Today’s news is filled with reports of a Russian crime ring that has amassed a list of 1.2 billion hacked passwords. What you may not know is that this did not happen overnight as is portrayed. These criminals have been working on this project for months or even years. Instead of compromising servers at large corporations, the criminals are targeting every internet user from the local car dealership, to you and your neighbors. The question of how so many passwords can be compromised is one of the first asked by most people. There are multiple answers, and they are simple.
People tend to use the same password for all of their online resources including, banks, credit cards, email sites, social media, etc. If a hacker gets one password, he gets them all.
Your email account is a window into your digital world. If a hacker can compromise your email account, he can use that to gain passwords to your other online resources.
Computer users do not tend to change passwords regularly. In many cases, the credentials that are comprised were found over a year ago, and they will still work.
How are we at Branson Bank Responding To The News?
Your security is our top priority. We have checked in with the technical teams that manage our online banking services. There are no outstanding vulnerabilities that would allow attackers to compromise our customers’ accounts through our online banking service. Further, our customers are insulated from account compromise because our system requires users to change passwords every 90 days, and because we have implemented multifactor authentication which is used on all customer accounts. As reported by most tech security firms, these are the two primary methods of defending accounts from compromise. At Branson Bank we want to offer the most convenient service and ease of access, while keeping the security of our customers at the top of the list.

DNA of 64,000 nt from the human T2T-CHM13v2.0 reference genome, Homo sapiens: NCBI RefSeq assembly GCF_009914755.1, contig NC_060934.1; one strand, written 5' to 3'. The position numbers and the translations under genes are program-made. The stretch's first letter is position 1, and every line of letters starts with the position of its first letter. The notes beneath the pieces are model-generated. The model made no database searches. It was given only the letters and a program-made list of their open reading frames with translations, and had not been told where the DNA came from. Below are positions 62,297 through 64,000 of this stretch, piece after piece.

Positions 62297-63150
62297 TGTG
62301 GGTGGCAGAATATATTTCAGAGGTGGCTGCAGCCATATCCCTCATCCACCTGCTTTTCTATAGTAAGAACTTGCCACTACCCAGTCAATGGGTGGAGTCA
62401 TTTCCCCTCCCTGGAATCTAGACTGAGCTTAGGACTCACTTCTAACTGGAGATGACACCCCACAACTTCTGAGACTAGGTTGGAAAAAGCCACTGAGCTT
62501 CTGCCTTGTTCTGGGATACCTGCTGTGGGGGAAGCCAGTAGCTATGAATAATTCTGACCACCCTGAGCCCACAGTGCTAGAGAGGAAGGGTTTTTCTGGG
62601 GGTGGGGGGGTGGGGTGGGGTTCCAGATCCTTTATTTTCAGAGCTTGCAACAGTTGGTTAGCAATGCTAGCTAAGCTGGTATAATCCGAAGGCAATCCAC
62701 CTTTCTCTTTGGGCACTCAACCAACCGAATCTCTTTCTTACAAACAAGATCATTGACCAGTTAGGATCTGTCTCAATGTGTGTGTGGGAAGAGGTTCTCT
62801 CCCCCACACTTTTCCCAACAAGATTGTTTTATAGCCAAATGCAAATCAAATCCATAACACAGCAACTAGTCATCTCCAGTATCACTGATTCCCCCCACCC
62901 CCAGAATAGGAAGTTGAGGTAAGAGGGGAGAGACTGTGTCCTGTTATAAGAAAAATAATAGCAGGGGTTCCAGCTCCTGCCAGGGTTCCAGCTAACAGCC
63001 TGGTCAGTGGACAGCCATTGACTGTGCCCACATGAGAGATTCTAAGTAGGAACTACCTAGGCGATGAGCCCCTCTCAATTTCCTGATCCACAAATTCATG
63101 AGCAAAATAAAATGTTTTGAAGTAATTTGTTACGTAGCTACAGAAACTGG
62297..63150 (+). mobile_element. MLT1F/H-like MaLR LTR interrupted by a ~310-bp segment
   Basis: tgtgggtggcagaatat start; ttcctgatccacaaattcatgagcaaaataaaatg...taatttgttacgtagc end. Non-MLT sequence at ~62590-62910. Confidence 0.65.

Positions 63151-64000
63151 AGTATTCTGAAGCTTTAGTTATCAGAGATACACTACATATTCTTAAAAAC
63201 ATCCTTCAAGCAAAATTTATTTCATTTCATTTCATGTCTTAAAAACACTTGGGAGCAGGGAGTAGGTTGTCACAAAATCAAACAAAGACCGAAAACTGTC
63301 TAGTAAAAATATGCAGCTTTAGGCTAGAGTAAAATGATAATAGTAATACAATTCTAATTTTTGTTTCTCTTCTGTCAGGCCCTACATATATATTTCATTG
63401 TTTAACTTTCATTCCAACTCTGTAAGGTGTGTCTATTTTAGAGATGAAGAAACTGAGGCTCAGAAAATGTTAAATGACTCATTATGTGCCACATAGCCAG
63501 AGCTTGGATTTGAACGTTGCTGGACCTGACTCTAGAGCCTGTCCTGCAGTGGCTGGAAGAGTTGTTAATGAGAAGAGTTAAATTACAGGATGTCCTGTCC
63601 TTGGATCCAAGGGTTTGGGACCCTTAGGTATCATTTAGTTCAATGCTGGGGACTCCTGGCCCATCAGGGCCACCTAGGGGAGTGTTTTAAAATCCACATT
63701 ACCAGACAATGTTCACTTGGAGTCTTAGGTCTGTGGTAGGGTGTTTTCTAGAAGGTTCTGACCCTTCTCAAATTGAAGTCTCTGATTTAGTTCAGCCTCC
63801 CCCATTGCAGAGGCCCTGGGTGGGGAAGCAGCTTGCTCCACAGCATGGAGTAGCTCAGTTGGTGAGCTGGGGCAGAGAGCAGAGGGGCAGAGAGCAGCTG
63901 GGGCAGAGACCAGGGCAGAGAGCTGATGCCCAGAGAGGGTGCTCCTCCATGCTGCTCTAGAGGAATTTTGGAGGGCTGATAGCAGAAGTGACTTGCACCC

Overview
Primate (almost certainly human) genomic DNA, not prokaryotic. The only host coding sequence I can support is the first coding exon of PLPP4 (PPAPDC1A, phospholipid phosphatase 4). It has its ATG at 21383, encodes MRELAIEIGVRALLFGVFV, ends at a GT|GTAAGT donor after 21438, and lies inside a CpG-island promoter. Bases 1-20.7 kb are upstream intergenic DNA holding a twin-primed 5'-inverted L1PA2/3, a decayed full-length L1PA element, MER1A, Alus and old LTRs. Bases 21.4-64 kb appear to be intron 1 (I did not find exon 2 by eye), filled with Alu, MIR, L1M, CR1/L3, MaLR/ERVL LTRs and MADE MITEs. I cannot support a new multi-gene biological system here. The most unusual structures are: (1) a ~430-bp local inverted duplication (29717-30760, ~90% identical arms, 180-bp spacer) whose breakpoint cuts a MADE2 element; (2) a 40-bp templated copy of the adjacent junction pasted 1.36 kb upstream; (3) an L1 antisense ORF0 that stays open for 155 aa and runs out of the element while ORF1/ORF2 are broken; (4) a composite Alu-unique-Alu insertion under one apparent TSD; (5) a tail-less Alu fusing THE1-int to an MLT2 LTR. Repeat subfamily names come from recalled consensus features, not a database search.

What can you do to help keep yourself safe?
Considering the size of the list of compromised passwords, odds are favorable that you or someone you know is on that list. There are several ways to eliminate the threat to your security.
Change your passwords. All of them, including your most recent ones. Start with your email account, and update all of your other important account passwords. If necessary keep a written list of your new passwords in a non-visible place near your computer. Do not store the password list in a file on your computer. This is the most effective defense against this issue.
Don’t use the same password for more than one resource. Even if each password is only a little bit different, it will make a big difference in your security.
Don’t use passwords that are easy to guess based on information found on your social media profile. Birthdates, children’s names, and pet names do not make good passwords. In many cases hackers can use your birthdate information to try to recover a password.
Keep your antivirus software current and up to date. Even with good antivirus software it is possible that something malicious has gotten through. If you have any reasonable suspicion that your computer harbors malware, have it examined by a computer professional. Your security is worth it!
Norton Security has posted an informational article about it here:
** Note – This link is provided for additional informational purposes only. This link goes to the Norton corporate site, and not to a Branson Bank domain. Branson Bank is not responsible for content on any website outside of its own domain.